We all know busy people when we see them. They’re always on the go, frazzled, and seem to be constantly worrying about something or breaking out into a light jog around the office. The people who always seem to have their hands full, whom you see crossing things off their to-do lists all the time and constantly saying they can’t deal with something right now. Do you frequently receive emails commending someone on their innovative ideas that have saved the company money, or for successfully spearheading a new branch of the business? In my experience, these two types of workers are rarely the same.

[Read: 4 Subtle Differences Between Workaholics and High Performers]

If you’re the type of employee who gets a lot done quickly, you may not be as productive as you could be. We’ve all heard the old saying that it’s better to work smart than hard. Rather than take on a huge project, we often procrastinate by doing small, meaningless tasks. But we shouldn’t let that philosophy seep into our career at large. Here are some of the differences between being busy and being truly productive.

1. Productivity Is a Result of Many Different Things for Different People

Stop fixating on the checklist. “Busy people concentrate more on completing individual tasks so they can check them off their lists, while high performers worry about making broader contributions that will have a significant positive impact on the organization’s strategic objectives,” says Donn LeVie, Jr., a career strategist, and former Fortune 500 hiring manager. “Workaholics ask: ‘What’s next?’ while high performers might instead think: ‘Which task will provide the biggest benefits for the company?'”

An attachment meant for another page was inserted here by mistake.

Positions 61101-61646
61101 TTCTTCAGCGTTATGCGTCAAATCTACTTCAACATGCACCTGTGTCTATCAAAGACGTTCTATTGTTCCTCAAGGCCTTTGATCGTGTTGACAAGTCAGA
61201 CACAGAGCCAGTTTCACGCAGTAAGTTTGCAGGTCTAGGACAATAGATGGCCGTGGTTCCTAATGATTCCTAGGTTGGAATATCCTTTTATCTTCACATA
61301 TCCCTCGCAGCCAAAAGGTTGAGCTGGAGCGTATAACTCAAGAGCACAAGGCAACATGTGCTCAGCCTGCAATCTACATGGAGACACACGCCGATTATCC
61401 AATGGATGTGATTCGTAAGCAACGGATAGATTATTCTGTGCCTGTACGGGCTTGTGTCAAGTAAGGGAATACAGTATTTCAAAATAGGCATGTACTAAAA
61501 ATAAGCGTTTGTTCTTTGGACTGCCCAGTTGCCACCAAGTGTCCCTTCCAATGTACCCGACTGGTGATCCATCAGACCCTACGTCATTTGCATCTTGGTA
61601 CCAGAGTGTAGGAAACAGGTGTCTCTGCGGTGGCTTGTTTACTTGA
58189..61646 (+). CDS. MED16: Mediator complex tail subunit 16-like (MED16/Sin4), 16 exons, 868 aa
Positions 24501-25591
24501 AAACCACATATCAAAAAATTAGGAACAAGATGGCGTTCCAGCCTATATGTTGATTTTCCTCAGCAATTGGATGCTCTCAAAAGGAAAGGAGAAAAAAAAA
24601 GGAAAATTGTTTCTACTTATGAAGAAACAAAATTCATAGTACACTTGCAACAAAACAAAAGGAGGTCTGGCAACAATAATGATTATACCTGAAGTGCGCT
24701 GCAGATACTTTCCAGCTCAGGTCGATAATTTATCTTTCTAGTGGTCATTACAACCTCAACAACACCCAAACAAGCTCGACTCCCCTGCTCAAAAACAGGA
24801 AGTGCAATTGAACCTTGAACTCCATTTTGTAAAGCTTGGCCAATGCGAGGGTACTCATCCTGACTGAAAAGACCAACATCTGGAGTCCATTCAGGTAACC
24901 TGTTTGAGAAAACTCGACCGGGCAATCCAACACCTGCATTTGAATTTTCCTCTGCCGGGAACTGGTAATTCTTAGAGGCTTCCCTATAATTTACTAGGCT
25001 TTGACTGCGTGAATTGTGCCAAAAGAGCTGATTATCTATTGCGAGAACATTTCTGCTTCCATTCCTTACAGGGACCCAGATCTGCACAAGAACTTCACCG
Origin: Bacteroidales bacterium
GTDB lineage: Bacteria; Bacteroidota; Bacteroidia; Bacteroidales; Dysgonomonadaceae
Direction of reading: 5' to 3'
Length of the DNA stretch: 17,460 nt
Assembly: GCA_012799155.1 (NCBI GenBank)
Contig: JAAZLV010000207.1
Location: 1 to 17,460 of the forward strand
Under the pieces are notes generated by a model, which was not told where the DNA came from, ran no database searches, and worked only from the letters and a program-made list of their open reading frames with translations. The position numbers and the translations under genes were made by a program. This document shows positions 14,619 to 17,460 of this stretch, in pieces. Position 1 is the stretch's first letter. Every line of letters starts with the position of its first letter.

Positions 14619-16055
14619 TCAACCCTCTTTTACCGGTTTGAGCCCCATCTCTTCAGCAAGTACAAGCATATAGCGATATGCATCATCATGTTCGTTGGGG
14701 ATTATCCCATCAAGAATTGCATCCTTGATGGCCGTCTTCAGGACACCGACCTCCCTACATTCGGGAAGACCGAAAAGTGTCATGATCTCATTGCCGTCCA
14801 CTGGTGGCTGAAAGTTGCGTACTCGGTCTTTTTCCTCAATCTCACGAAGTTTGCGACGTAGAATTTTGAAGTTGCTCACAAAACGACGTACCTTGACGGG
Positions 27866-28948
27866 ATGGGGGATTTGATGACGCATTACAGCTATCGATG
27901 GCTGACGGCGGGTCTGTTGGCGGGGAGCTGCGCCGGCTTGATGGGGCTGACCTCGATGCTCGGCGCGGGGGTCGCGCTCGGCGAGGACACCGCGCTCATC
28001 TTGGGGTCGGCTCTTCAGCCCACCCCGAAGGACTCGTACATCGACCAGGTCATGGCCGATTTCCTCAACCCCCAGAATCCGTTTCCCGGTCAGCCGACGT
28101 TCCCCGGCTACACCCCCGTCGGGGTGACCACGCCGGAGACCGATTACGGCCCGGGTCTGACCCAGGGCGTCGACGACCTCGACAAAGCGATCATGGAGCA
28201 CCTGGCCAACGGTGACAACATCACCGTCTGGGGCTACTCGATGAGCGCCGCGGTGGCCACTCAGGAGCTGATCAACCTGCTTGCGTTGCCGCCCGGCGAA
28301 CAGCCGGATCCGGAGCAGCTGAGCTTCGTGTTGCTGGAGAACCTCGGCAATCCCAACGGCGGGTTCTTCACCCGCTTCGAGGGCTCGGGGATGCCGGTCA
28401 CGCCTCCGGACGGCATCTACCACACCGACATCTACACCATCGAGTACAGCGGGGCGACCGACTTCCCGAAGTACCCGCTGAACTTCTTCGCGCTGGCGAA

[Read: The Best Career for Your Personality Type]

2. People Who Get Things Done Know Which Tasks Are Worth Their Time

Tasks that feel demanding might not always hold the most importance. Productive people understand that every task is an opportunity to create something positive. “It’s vital to understand which behaviors and actions are getting results and which are not,” says Karin Hurt, CEO of Let’s Grow Leaders. “And then, you must have the courage to stop wasting time on the behaviors that get no ROI [return on investment]. The biggest time-suckers are conference calls and unproductive meetings. Truly productive people don’t sit on conference calls that don’t add value. If you find you can multi-task through an entire call, that’s not an indicator that you’re productive, it’s a sign that you shouldn’t be on that call. Speak up and change the approach.”

3. Productive People Understand the Importance of Prioritizing Their Tasks

It’s time to prioritize once you have that understanding…and stick to it. “Busy people whip through low-hanging fruit, finishing tasks that are low value for the company or their lives,” says Helene Segura, a productivity consultant and author of R.O.A.D.M.A.P. to Get Organized. “To move to a level of high performance, take 10 minutes at the end of each day to map out your road for the next day. Initially, you’ll start with urgent priorities—those tasks that need to be finished so you won’t get fired. Soon, you’ll look at priorities for the next day—those tasks that will keep you or your career at the status quo. Eventually, you’ll plan for your proactive priorities—tasks that will get you ahead of the game.”

4. People Who Get Stuff Done Pay Attention to Detail

Something crucial that I overlooked is the ability to distinguish between someone who gets many things done rapidly and someone who does *vital* tasks correctly. “Fast workers tend to miss a lot of details in the process—details that can be quite important,” says Yasmina Yousfi, chief business development officer at Cloudswave. “People who are always busy often work on several projects simultaneously, which can lead to a lack of focus. In contrast, productive workers tend to be more methodical, spending more time examining every aspect of their work before completing it. As a result, they get ‘less’ work done but do it more efficiently..”

5. Knowing When to Say No Is Key to Being Productive